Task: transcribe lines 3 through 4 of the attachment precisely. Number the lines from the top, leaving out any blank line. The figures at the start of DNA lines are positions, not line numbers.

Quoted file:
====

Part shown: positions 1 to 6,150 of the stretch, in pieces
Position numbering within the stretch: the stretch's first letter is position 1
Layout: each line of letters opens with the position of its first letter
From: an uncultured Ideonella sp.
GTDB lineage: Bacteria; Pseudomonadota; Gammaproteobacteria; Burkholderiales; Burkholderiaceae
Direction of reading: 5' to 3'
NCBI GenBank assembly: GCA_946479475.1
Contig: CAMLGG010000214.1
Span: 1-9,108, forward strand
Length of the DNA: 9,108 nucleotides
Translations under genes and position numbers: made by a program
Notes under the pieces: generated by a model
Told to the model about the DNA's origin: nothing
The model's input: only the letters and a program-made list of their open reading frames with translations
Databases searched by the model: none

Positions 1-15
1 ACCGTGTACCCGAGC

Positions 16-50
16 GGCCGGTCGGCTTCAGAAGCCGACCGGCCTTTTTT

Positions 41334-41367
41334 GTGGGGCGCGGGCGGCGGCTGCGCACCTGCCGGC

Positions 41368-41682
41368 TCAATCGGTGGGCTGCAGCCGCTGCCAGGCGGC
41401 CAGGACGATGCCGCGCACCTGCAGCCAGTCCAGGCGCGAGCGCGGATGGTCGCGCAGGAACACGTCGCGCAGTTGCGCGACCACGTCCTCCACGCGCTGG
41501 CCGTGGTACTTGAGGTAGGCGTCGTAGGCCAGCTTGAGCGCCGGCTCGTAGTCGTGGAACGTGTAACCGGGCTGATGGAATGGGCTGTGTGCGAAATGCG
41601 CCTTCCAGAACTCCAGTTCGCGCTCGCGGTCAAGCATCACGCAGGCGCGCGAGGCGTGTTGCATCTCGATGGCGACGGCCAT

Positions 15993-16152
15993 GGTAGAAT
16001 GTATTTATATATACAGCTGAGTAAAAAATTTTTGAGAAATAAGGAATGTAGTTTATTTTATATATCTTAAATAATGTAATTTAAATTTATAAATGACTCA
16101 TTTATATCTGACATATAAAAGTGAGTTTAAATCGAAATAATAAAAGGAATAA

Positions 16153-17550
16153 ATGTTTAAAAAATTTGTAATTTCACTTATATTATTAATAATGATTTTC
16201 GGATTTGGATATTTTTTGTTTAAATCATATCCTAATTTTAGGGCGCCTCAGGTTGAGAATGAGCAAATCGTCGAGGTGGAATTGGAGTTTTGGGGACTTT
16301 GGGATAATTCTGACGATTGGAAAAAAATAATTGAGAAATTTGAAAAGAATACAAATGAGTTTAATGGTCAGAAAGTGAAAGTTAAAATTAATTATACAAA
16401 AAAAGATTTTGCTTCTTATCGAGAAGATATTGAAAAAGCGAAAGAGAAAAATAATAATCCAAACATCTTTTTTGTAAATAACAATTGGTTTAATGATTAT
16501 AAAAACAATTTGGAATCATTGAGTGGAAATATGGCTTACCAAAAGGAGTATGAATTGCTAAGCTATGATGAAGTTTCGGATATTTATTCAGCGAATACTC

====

Layout: each line of letters opens with the position of its first letter
From: an uncultured Ideonella sp.